I don’t usually make the same quilt twice but Courthouse Steps quilts are an exception to that *rule*. Through the use of colour/value and block orientation this simple block can be made in so many ways that keep it feeling fresh and interesting.
I made two courthouse steps quilts several years ago, both were inspired by Audrie from blueisbleu blog. Audrie has made quite a few stunning Courthouse Steps quilts, often using the layout I’ve used below where the fabrics merge between blocks. The first quilt below is the mini I made for Carmen in a Flickr swap, the second, a throw size quilt that I made for my friend Penny (I blogged about it here).
These quilts were really fun to make but for my latest version I wanted to use scraps and sew mindlessly, the above quilts require a little planning to make sure the fabrics run seamlessly across the blocks. For my new quilt I chose two main colours (blue and white/low volume fabrics) and Kona Spice as the centre square or “hearth”.
Can you tell that I didn’t give much consideration to colours and fabrics!? I cut a huge pile of scraps into the required strip sizes (the strips are 1 1/2″ wide) then just grabbed a strip and sewed. I chain pieced several blocks at once and put them up on the design wall as soon as they were done.
All that mindless sewing got me thinking about the different ways two colour courthouse steps blocks can be put together. I’ve mocked up some blocks and quilt layouts in EQ to see how value and block orientation impact the final quilt. Want to see?
The Courthouse Steps block is a variation of the Log Cabin block, with the strips/steps sewn to opposite sides of the centre square. Playing with light and dark values gives the following two layout options. I’ve come up with the not very original names of version A and version B, or the Spool Version and the Barbell Version…
Courthouse Steps Block Version A (the spool version)
This version is made by sewing two light squares on opposite sides of the centre square (making a ‘spool’). The block finishes with two dark strips so that in repeat the dark sections are larger than the light sections.
Here’s how version A looks in repeat. You can see the dark sections are larger than the light sections, and merge into each other;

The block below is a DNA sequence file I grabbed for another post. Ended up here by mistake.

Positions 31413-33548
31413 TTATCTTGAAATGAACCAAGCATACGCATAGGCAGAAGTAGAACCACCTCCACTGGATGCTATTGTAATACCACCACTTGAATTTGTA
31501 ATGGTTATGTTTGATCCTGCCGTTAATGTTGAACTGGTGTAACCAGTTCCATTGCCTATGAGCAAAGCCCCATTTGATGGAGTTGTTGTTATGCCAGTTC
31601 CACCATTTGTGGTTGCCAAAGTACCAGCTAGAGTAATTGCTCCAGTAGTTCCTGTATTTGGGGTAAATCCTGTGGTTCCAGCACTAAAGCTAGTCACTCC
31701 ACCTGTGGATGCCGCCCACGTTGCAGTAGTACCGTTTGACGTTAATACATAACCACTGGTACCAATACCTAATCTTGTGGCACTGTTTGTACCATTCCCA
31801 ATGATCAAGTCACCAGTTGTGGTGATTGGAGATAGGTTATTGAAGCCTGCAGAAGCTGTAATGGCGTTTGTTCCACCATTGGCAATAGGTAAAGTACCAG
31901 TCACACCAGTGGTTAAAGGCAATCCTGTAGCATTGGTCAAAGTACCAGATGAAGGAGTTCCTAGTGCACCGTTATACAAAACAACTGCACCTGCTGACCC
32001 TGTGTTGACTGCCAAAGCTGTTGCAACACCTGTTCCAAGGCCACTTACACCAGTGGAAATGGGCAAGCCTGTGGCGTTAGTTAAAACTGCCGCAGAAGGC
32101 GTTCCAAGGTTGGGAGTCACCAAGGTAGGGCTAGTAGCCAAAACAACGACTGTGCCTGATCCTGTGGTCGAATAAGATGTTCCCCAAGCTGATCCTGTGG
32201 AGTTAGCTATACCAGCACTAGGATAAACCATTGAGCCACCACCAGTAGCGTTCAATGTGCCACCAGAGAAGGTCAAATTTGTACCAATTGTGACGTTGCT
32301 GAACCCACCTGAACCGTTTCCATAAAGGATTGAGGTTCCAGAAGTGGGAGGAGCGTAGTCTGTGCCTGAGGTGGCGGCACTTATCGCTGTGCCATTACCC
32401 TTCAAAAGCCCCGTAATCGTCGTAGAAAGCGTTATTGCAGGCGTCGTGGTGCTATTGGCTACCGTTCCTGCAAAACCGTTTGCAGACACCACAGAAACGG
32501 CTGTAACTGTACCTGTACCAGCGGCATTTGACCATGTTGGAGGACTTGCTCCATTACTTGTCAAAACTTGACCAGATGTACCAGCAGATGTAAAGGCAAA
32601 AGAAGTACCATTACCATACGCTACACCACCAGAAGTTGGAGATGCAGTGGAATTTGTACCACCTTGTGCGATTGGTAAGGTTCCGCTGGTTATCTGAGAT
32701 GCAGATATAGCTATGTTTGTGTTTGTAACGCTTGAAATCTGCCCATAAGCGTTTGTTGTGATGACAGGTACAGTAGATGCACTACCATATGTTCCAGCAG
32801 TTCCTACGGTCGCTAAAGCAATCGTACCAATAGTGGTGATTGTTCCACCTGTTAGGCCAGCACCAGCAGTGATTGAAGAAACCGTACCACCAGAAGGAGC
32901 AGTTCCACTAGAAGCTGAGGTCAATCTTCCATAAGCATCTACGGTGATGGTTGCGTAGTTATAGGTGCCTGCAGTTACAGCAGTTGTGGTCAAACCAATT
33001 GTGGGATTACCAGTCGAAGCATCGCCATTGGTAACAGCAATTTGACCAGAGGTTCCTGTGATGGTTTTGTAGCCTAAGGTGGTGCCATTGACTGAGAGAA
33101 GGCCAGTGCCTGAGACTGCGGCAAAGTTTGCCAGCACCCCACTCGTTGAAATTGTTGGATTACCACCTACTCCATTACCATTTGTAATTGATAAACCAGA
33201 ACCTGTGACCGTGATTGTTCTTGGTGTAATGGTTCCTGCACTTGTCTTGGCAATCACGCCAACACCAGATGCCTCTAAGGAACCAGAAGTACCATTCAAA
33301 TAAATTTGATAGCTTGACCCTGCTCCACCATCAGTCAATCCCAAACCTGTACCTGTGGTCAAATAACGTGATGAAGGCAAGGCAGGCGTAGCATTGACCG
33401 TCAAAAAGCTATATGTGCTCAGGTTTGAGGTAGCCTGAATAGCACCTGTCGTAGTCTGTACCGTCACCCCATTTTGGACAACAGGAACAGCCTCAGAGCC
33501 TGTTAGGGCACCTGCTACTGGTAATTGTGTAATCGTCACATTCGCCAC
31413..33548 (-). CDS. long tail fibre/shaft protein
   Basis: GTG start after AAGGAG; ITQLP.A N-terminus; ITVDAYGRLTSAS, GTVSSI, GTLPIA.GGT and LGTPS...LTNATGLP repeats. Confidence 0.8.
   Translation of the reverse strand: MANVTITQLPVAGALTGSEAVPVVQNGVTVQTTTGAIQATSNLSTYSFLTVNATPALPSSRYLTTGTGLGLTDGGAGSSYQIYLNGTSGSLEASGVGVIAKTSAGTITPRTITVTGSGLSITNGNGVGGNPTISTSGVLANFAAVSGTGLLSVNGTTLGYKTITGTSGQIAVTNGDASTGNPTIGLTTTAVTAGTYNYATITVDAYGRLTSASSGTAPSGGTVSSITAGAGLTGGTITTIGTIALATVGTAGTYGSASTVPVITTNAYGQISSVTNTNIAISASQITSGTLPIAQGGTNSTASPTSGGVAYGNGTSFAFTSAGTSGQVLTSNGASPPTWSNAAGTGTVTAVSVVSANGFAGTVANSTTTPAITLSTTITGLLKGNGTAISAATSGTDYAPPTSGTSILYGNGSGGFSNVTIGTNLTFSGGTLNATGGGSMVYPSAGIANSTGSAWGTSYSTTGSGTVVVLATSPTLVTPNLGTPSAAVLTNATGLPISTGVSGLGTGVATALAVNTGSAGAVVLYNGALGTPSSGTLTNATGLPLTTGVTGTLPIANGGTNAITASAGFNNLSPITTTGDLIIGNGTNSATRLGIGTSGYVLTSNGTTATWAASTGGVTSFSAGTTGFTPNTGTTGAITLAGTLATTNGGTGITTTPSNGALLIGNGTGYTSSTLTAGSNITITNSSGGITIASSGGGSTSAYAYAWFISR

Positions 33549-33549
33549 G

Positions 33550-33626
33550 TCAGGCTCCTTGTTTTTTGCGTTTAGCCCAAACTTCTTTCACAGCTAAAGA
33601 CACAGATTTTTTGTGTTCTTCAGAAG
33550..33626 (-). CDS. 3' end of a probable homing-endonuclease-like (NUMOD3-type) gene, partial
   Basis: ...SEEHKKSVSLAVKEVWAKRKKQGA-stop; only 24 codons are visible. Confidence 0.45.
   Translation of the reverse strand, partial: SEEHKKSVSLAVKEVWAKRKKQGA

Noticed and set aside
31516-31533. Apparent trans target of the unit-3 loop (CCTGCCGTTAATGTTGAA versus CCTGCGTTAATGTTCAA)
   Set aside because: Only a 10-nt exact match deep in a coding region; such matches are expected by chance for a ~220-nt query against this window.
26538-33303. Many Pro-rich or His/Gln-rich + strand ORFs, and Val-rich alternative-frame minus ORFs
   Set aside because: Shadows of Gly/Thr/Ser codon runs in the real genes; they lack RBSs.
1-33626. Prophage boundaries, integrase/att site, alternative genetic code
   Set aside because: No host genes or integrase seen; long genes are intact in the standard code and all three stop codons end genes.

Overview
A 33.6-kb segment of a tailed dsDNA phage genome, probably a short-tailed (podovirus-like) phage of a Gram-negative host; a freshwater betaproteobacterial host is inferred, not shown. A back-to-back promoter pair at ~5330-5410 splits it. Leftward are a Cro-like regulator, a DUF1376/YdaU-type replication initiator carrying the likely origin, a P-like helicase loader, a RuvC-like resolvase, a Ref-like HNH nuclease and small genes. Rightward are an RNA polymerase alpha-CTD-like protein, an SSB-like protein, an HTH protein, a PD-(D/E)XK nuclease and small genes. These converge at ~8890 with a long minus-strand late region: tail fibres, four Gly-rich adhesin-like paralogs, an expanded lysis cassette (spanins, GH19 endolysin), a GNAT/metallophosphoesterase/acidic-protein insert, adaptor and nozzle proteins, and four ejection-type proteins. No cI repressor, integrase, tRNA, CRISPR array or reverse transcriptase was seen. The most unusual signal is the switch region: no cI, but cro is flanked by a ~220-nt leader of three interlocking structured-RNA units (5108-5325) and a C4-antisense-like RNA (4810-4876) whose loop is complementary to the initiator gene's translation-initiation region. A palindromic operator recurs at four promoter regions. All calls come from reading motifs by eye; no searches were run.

The layout below also uses version A in repeat but this time alternate blocks are rotated by 90 degrees. Again the dark sections run into each other.
Courthouse Steps Block Version B (the barbell version)
Switching the position of the light and dark values gives version B. Two dark squares are first sewn on opposite sides of the centre square (making the letter ‘I’ or a barbell).
Here’s how Version B looks in repeat. Now the light sections are larger and merge into each other.
Using Version B in repeat with alternate blocks rotated by 90 degrees gives the following layout.
Using both version A and B
Using both version A and B in a checkerboard layout looks like this. The dark and light sections no longer merge into each other.
The next layout again uses both versions A and B but this time version B is rotated by 90 degrees so that the dark sections merge together to form columns or “lanterns”.
More ways to change the look
There are so many ways to mix up the look of this block. Here’re a couple more.
Changing the number of steps.
The above mockups were made with 4 steps around the centre hearth, the two layouts below use 3 steps.
Version A with alternate blocks rotated 90 degrees (3 steps).
Version A and B, with version B rotated by 90 degrees (3 steps). This is the layout I used in my scrappy quilt.
The quilt I made a few years back uses 5 rounds of steps and merges colours between the blocks. I love this way of making Courthouse Steps blocks but it does require more planning. Version A and B don’t apply to this quilt as it doesn’t rely on value, but to keep the blocks of colour the same size, alternate blocks are rotated. Can you tell that alternate blocks have been rotated?
Starting with a larger square at the centre
This layout is especially fun if you want to use fussy cut fabrics in the centre square. Check out these blocks by Cat for my favourite example of this layout.
This is just the beginning of the possibilities, there is so much fun to be had with these versatile little blocks, it’s no wonder they have an enduring popularity. Pop over to my Log Cabin pinterest board if you’d like to see more examples of log cabin quilts. If you’re inspired to make a courthouse steps quilt let me know, I’d love to see! Oh and I’ll be back soon with more photos of my finished quilt, I just need to sew the binding on, yay!